Poole’s phrases “recent nature writing” and “nature writers” amount to an indiscriminate homogenisation; current nature writing is the broadest of secular churches. Oliver Morton’s engaging personal saunter through the world of photosynthesis, Eating the Sun, for example, might be more properly labelled imaginative science writing, just as Robert Macfarlane‘s literal wanderings in his masterpiece The Old Ways is really imaginative travel literature.
Quite how well I fit there, though, I don’t know. I was thinking of exploring the matter in a blog post, but then realised that to quite a large extent I have already done so on this very blog, responding to a 2007 piece by MacFarlane that talks about the essence of nature writing.
Eating the Sun is definitely “in search of some version of ‘nature’”, and it is more of a first-person narrative than I necessarily expected it to be. But it does not share “a passionate engagement with ‘the land’”. Indeed rather the reverse. One of its original aims, which I think is probably fulfilled to some extent, but perhaps not as explicitly as it might have been, was to celebrate air as the basis of life — which it is for plants and thus, indirectly, for us. One aspect of this is to encourage an appreciation that the air is universal where the land is particular — the carbon taken in by trees in Brazil has come in part from your lungs and mine, the carbon taken in by the rose on my terrace has come from all the lungs of the world, not to mention coals that have sat buried for a million centuries.
One of my reasons for writing about photosyntheses was specifically this — that it was a way to talk about the living earth that did not have to be a way of talking about specific places (though there are specific places in the book, some of which I love deeply). I find ideologies of land and rootedness worrying intellectually and hard to partake in emotionally; I suspect them of being innately regressive and conservative. One of the great opportunities of the current carbon/climate crisis is to create what might be called an ideology of air — of valuing and caring for something common to all and intrinsically global, and of creating a passionate engagement with the open sky and the endless sun.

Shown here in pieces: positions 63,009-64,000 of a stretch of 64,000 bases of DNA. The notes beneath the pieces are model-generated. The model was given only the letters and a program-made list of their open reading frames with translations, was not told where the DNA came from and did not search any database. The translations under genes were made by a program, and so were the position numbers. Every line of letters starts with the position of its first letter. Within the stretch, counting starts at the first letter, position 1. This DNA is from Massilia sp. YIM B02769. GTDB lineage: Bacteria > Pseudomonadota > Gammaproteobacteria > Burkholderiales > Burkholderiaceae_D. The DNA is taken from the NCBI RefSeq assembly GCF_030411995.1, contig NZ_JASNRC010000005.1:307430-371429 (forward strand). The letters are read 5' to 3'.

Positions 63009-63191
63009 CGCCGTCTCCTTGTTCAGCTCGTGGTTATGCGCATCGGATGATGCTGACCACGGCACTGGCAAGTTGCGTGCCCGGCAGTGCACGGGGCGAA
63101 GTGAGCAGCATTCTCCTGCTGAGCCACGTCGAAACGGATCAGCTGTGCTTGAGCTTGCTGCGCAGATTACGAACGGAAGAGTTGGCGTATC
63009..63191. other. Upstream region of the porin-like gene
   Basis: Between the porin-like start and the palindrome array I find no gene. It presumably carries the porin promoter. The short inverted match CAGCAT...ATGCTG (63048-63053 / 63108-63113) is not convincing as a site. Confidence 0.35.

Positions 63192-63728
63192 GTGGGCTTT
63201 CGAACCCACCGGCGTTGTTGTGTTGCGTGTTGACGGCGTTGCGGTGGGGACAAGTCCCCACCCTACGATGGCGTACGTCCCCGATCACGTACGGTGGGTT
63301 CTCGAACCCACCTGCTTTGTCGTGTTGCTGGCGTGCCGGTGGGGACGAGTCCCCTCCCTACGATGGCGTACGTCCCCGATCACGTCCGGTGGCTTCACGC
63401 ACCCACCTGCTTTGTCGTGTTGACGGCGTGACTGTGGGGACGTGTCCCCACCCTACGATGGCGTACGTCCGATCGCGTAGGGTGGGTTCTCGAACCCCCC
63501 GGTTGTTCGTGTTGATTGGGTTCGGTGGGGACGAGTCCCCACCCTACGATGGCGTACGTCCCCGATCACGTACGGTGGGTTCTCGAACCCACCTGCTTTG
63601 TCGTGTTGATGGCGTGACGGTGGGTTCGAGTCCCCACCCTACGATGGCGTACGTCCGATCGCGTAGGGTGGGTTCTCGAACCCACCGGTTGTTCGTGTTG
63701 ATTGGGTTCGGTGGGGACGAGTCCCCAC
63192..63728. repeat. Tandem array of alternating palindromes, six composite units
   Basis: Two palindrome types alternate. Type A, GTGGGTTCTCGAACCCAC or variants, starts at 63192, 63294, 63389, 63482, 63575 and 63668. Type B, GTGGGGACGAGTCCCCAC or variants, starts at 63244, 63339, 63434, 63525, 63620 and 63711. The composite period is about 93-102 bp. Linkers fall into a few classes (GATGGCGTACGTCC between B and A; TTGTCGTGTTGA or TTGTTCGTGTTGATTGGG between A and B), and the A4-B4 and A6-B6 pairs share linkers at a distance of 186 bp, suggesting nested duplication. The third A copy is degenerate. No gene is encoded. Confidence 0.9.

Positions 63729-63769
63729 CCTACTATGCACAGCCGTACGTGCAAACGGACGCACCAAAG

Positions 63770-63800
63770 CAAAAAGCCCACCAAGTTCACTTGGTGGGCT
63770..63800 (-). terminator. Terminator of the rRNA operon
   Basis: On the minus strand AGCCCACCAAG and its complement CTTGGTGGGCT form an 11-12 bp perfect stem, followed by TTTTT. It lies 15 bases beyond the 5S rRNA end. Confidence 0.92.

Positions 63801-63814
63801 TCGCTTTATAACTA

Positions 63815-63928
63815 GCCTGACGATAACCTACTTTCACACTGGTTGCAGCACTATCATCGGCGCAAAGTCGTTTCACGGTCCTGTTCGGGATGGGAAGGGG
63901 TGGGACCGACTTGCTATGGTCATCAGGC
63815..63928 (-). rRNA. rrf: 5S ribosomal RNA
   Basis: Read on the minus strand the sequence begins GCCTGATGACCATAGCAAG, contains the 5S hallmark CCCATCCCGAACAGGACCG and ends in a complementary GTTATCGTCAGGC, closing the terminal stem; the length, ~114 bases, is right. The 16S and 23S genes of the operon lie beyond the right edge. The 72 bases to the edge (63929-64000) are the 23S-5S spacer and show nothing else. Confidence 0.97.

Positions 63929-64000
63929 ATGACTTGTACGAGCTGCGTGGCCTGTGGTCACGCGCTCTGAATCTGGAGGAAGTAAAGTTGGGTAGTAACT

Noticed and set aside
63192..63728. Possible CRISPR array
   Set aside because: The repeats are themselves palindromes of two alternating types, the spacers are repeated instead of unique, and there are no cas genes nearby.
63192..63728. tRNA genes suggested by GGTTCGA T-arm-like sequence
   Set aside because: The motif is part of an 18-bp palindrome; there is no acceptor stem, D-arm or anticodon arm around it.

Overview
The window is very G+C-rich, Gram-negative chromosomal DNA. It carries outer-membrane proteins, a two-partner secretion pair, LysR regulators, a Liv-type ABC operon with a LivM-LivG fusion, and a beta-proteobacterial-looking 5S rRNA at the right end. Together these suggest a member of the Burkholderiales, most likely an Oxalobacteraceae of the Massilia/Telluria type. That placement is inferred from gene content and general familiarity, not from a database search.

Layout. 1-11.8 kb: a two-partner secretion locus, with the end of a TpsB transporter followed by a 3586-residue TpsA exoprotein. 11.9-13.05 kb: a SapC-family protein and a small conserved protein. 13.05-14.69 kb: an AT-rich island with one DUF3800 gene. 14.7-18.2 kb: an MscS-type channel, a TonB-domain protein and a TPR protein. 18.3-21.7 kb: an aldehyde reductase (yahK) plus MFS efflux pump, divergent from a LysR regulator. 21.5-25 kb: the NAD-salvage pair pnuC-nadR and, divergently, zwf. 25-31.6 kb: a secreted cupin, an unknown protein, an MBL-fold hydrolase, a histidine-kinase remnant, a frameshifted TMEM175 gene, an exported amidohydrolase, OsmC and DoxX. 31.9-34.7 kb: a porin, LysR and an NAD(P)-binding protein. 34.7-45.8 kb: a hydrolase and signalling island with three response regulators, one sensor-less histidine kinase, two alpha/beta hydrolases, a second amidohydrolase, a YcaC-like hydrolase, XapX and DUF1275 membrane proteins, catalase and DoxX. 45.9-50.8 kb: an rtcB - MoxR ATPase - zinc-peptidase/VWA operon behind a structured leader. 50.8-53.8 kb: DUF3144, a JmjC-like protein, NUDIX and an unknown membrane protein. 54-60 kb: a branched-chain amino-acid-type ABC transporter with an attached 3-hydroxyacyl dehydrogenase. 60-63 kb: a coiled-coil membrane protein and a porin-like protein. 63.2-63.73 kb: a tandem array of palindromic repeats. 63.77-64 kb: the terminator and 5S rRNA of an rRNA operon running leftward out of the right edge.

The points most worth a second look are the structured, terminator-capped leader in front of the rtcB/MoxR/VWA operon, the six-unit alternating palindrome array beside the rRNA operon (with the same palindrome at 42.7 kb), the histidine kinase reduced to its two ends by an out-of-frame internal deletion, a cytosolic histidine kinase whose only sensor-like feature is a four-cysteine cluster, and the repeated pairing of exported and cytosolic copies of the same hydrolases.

That still holds pretty true, and I am struck, re-reading it, by how well the ideology-of-air stuff at the end sits remarkably with my current conception of what the geoengineering book needs to do.
A passage from Eating the Sun takes on a similar set of distinctions:
I am not as sensitive as I might be to the subtleties of place. I lack a capacity for the sure recognition and the ready retention of names and distinctive detail. Learning to parse the shapes of leaves or the textures of rocks does not come easily to me, and I have never lived long enough in a non-urban landscape for such things to have seeped in through the capillaries of unattended observation. Given all this, the belief that life’s nature needs to be captured at the levels of the molecule and the planet—at levels perceived by the intellect and not the senses—provides me with some succour. It is far more abstracted than traditional ways of feeling close to nature; it is argued more than absorbed. Yet though it doesn’t grow out of the experience of life in the world, I find that it still serves to enrich that experience and to render it more profound. It ties the sky to the seed and the rain to the rock in a way the details of rustic experience cannot. I can see that there is something sad about a oneness with the world that can be felt as easily—sometimes more easily—from the window seat of an hermetically sealed and environmentally damaging passenger jet than when sitting on a riverbank and picking out the trout swimming upstream. But for all that this belief is a creature of the mind, rather than a sentiment grounded in birdsong and summer scents, it has meaning to me that I cannot reduce to analysis and it has the power to move me. And I think it can enhance more traditional forms of empathy with nature. It enriches the way I see trees on a scarp, or grass in the wind, or moss on a cliff, or a star in the sky, even though I can rarely recognise the species, rocks or constellations I may be looking at. A sense of planet can amplify a sense of place.